For all four models, we observe that (1) the corrected point estimates of the regression coefficients are further away from 1 than the uncorrected estimates (In other words, the point estimates are attenuated if we do not correct for measurement error), (2) the corrected 95% CIs are wider than the uncorrected 95% CIs, (3) total caloric intake has no significant effect on the development of breast cancer, and (4) alcohol intake and age in 1980 have a positive association with the incidence of breast cancer. These four observations are consistent with previous results (e.g. Rosner et al. 1989, 1990; Spiegelman et al. 1997). The observation that calorie-adjusted saturated fat intake has a slightly protective, but not significant, effect on the development of breast cancer for Model 1 and Model 3 is also consistent with previous results. However, for both the corrected and uncorrected estimates in Model 2 and Model 4 (the cumulative average model), calorie-adjusted saturated fat intake has a significant protective effect on the incidence of breast cancer.
Confidence interval widths for saturated fat intake tend to be smaller based on cumulative average intake vs. baseline intake. However, this is not true for alcohol or total caloric intake. Finally, as expected, confidence interval widths are narrower for Models 3 and 4 based on 5672 events over 22 years than Models 1 and 2 based on 1181 and 1351 events over 4 years. The number of events and person-years are larger for Model 2 than Model 1 because some subjects (n = 20507, 170 events) did not return the 1998 questionnaire, but did return at least one previous questionnaire.
The proposed regression calibration model for cumulative average intake is based on a continuous representation of nutrient intake. However, nutrient intake is often represented in terms of quantiles to avoid making assumptions of a linear relationship between outcome and exposure. We have previously considered measurement error models where nutrient intake is represented as an ordinal variable (Rosner 1996). More work is needed to extend this model to the cumulative average setting such as in Eqs. 1, 4, and 5. Similar issues apply to extending misclassification models for nominal categorical exposure variables (e.g., Greenland 1980) to the cumulative average setting.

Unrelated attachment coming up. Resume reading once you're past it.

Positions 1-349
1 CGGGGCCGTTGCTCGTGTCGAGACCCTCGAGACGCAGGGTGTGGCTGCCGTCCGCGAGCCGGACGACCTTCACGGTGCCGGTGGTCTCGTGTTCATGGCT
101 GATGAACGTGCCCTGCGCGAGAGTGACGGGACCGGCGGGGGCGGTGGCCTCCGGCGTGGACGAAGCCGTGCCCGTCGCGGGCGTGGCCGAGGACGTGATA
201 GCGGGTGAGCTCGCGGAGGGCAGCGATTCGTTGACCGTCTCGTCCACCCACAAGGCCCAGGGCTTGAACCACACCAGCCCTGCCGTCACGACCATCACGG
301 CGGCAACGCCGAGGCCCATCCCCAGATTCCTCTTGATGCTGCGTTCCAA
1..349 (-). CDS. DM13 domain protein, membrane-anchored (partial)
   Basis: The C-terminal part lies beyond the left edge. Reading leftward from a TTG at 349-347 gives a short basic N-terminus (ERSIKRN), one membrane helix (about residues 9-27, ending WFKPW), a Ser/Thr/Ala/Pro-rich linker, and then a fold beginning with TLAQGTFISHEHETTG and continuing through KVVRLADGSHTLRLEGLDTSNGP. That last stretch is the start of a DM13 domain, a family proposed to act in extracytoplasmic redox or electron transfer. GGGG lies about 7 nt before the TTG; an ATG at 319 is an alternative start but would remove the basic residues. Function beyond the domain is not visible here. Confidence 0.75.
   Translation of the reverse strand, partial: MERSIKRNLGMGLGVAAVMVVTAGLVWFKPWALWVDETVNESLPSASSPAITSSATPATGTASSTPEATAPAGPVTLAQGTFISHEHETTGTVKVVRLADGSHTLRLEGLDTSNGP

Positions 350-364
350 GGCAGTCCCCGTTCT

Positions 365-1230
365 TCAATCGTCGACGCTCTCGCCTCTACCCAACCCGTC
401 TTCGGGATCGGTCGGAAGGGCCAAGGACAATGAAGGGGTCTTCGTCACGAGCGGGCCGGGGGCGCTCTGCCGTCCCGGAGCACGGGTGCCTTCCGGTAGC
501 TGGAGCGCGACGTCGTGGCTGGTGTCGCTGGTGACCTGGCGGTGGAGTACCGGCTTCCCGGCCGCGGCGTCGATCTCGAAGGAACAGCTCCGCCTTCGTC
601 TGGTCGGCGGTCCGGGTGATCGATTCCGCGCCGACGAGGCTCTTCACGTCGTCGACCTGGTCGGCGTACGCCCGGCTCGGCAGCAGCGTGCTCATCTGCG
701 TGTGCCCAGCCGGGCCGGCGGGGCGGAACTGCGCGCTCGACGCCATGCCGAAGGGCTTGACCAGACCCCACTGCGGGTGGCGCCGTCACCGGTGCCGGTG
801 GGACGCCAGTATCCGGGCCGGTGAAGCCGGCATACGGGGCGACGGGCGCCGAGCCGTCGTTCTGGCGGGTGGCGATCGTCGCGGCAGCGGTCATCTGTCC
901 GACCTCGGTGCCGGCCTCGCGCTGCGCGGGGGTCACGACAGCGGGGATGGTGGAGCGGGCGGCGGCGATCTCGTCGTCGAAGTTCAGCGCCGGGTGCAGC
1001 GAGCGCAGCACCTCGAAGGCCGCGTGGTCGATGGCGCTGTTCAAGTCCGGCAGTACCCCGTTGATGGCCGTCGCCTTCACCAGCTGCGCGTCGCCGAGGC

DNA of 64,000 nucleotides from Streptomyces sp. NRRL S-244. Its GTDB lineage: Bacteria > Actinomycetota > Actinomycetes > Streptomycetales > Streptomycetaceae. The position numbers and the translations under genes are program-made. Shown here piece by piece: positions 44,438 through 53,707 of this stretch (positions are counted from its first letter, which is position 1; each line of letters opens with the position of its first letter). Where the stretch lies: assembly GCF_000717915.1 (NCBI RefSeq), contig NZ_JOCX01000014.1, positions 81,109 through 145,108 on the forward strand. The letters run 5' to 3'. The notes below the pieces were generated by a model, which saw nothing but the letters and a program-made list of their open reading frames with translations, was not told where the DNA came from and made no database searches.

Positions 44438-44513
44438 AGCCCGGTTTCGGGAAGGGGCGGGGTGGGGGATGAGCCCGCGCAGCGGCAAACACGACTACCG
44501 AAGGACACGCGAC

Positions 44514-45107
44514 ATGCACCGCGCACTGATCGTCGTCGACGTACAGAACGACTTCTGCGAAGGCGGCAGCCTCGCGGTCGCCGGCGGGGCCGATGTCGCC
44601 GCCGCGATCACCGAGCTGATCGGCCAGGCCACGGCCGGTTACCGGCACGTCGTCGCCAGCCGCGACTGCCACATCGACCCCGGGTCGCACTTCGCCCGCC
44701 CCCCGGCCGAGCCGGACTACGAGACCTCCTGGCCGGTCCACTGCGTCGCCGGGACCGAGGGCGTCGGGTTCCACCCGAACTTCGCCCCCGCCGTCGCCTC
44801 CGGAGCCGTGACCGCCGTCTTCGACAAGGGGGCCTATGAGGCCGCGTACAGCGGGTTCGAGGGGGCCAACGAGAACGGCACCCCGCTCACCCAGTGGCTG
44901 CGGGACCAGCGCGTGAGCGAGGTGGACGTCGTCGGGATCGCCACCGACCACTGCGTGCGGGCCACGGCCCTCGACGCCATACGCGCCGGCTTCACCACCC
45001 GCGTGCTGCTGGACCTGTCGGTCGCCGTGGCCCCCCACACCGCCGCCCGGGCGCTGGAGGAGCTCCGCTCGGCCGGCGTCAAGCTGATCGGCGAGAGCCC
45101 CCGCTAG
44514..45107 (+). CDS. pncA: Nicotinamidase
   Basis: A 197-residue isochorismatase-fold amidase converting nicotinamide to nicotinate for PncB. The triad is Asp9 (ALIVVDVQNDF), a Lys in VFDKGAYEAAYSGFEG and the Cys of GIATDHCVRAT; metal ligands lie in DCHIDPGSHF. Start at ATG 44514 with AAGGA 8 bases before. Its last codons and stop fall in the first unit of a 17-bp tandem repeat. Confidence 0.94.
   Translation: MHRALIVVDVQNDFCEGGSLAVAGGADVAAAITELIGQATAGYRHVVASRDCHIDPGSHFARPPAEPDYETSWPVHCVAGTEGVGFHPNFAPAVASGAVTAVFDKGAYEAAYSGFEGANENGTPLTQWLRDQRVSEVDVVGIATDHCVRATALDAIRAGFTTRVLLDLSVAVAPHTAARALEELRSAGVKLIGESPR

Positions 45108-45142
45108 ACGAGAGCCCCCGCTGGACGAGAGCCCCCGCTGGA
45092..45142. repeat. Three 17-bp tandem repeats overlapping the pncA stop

A possible extension for the cumulative average model is to use a more general weighted average of a vector of covariates X measured over time with more weight given to reported intake on the most recent surveys. A possible weight wj at time point tj is , where tK is the current time point, tj, j < K are previous time points when the FFQ was administered. When λ = 0, the weighted average gives equal weight to all previous surveys and is equivalent to a cumulative average. When λ 0, the weighted average gives most weight to the most recent survey. It is also possible to allow λ < 0 in which case reported intake at distant time points is given more weight which might be a reasonable way to introduce a lag effect. Indeed, for the “baseline” model (Model 3) relating disease incidence to baseline exposures (e.g., nutritional intakes obtained from the 1980 FFQ questionnaire in NHS), λ 0. This generalized cumulative average model is also an extension of Wu and Ware’s (1979, Sect. 3, Eq. 3) hierarchical model. We can generalize the measurement error correction method proposed in this article to this generalized cumulative average model.
Another assumption is that the diet record provides an unbiased estimate of true intake with no correlated error between DR and FFQ measurements. To account for correlated error in a cumulative average setting one would also need simultaneous biomarker measurements as part of the validation study data obtained on at least two points in time (Rosner et al. 2008).
It would be conceptually straightforward to work out the likelihood method. However, the likelihood method involves multiple integrations that integrate out the unobserved true exposures and hence is computationally intensive (Crouch and Spiegelman 1990). Hence, it would be prohibitively expensive to use likelihood method in a data set of the size of the Nurses’ Health Study. The simulation study in Sect. 4 indicates that the regression calibration method produces approximately unbiased estimates and approximately correct coverage under conditions similar to those seen in Nurses’ Health Study data.
In conclusion, we have presented a method for correcting for measurement error with nutrient intake measured on a continuous scale over multiple surveys. To use this methodology, one needs at least two validation studies that are concurrent with the main study at two different points in time with some subjects participating in both validation studies. It of course would be desirable to have validation study data at additional time points to further validate some of the assumptions mentioned above.
We acknowledge the support of NHS program project CA87969 and also CA50597 in performing this work. We thank the editors and referees for their invaluable comments and suggestions. We acknowledge programming support of Rong Chen.